The tale of how Frank Zappa’s “Roxy by Proxy” saw the full light of day is somewhat convoluted. Comprised of sterling sounding outtakes from two December 1973 concerts that produced one of the guitarist, composer and bandleader’s most rightly acclaimed live albums, “Roxy & Elsewhere,” “Proxy” was first made available in 2014, exclusively by mail order. But as part of the reissue campaign between Universal Music and the Zappa Family Trust, the record became one of two dozen posthumous recordings this spring to receive widespread releases. In terms of sound quality, performance daring and sheer musical invention, “Roxy by Proxy” might just be the pick of the whole pack.
Credited, as was “Roxy & Elsewhere,” to Zappa/Mothers (a nod to how the once broadly demarcated borders separating Zappa’s experimental and largely instrumental solo albums from the comparatively streamlined adventures of his band The Mothers of Invention had become indistinguishable and redundant), “Roxy by Proxy” revisits the animated performances of a remarkable band. There is a potent jazz sensibility to this music — not surprising since the lineup included future fusion and funk star George Duke on keyboards and vocals, and soon-to-be Weather Report and Genesis drummer Chester Thompson. Then there was the band’s flair for embracing Zappa’s uncompromising artistic mischief.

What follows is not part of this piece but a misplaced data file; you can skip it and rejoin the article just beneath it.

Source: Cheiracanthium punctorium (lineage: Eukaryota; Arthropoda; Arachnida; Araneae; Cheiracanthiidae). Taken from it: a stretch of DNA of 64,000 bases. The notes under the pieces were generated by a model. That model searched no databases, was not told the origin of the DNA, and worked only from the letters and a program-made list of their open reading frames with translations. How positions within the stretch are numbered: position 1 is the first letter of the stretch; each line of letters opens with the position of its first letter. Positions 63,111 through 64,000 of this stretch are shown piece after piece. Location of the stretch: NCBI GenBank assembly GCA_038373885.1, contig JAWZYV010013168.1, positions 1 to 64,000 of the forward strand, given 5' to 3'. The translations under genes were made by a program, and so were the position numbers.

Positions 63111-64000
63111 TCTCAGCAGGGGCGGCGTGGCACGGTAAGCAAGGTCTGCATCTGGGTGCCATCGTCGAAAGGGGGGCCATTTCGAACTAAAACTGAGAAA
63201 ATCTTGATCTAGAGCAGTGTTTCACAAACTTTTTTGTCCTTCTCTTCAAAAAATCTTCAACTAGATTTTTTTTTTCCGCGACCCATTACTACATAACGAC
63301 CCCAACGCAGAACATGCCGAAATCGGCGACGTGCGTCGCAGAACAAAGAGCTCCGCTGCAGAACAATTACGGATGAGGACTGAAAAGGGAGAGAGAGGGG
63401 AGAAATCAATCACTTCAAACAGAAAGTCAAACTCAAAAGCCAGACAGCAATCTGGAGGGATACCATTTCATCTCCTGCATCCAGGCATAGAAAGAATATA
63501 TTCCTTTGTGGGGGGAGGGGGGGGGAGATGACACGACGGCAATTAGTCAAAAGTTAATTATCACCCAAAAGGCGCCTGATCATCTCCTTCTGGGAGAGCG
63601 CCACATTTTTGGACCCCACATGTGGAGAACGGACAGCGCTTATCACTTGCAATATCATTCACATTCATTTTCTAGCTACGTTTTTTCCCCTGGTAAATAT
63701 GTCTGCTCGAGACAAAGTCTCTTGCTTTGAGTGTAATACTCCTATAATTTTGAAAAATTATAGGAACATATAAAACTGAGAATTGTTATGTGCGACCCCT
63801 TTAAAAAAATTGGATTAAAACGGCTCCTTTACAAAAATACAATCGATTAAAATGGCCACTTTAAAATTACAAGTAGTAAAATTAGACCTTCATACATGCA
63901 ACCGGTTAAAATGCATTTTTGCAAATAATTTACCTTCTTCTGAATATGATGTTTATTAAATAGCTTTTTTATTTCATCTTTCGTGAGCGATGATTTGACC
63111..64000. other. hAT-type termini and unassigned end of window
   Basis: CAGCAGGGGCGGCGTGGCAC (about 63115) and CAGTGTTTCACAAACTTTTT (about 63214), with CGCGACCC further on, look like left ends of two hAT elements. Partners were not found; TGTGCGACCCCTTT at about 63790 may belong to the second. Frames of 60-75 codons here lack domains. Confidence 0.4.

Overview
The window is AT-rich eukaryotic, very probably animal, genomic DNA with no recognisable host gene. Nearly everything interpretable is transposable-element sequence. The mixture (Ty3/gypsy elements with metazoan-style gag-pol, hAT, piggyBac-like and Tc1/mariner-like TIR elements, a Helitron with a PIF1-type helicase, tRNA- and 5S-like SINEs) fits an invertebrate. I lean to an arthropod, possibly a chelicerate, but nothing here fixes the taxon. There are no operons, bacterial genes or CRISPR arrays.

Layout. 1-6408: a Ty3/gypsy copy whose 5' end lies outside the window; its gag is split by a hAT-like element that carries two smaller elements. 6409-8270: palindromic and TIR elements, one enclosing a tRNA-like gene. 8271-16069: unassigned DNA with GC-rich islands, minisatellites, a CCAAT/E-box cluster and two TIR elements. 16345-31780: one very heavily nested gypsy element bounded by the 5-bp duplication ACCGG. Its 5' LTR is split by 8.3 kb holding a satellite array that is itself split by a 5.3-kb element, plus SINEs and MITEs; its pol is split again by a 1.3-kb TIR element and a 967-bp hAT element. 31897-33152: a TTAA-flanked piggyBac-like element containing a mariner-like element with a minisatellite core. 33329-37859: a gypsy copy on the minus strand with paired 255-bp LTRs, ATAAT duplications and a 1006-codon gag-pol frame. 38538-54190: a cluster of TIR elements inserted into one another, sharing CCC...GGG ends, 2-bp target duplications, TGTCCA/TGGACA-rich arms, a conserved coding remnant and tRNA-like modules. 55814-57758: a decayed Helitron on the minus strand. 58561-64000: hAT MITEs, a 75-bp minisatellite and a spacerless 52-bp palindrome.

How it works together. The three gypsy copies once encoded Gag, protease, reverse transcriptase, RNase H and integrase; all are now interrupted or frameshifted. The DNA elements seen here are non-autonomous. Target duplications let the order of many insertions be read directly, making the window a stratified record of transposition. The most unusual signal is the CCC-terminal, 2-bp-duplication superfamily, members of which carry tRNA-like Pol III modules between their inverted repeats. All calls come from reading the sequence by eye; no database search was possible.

The tunes repeated, but through different performances, on “Roxy & Elsewhere” point out the post-production touches that added a little sonic punch to the earlier album.
“Cheepnis” especially is left without the extra boost that drives its chorus melody. But the performances themselves don’t at all suffer, especially the summery pop delivery that Duke gives to “Village of the Sun.”
But the real treats here — and indeed the very reasons Zappa die-hards and neophytes alike need to consider “Roxy by Proxy” essential listening — are the songs that weren’t presented at all on “Roxy & Elsewhere.” One of the highlights, a slow and almost lounge-savvy version of “Inca Roads,” begins the album. Similarly, a four-minute medley of “Dog Breath” and “Uncle Meat” offers a joyous update of vintage Mothers music largely owned here by the ridiculously agile and speedy exchanges between trombonist Bruce Fowler and marimba/vibraphone ace Ruth Underwood.
Then we have the last third of the album, which further mines Zappa’s instrumental vocabulary in a way that “Roxy & Elsewhere,” in comparison, only suggested. A 16-minute version of “Dupree’s Paradise” runs from free jazz frenzy to, at the 10-minute mark, a Zappa guitar solo of efficiently brief beauty. He stretches out far more on a medley of “King Kong,” “Chunga’s Revenge” and “Mr. Green Genes” to crown an album of astonishing instrumental dexterity, band clarity and, by Zappa standards, almost boundless joy.
How wonderful, after so many years and a limited initial release, to have all of this so readily available to Zappa fans of all generations.
Read Walter Tunis’ blog, The Musical Box, at LexGo.com.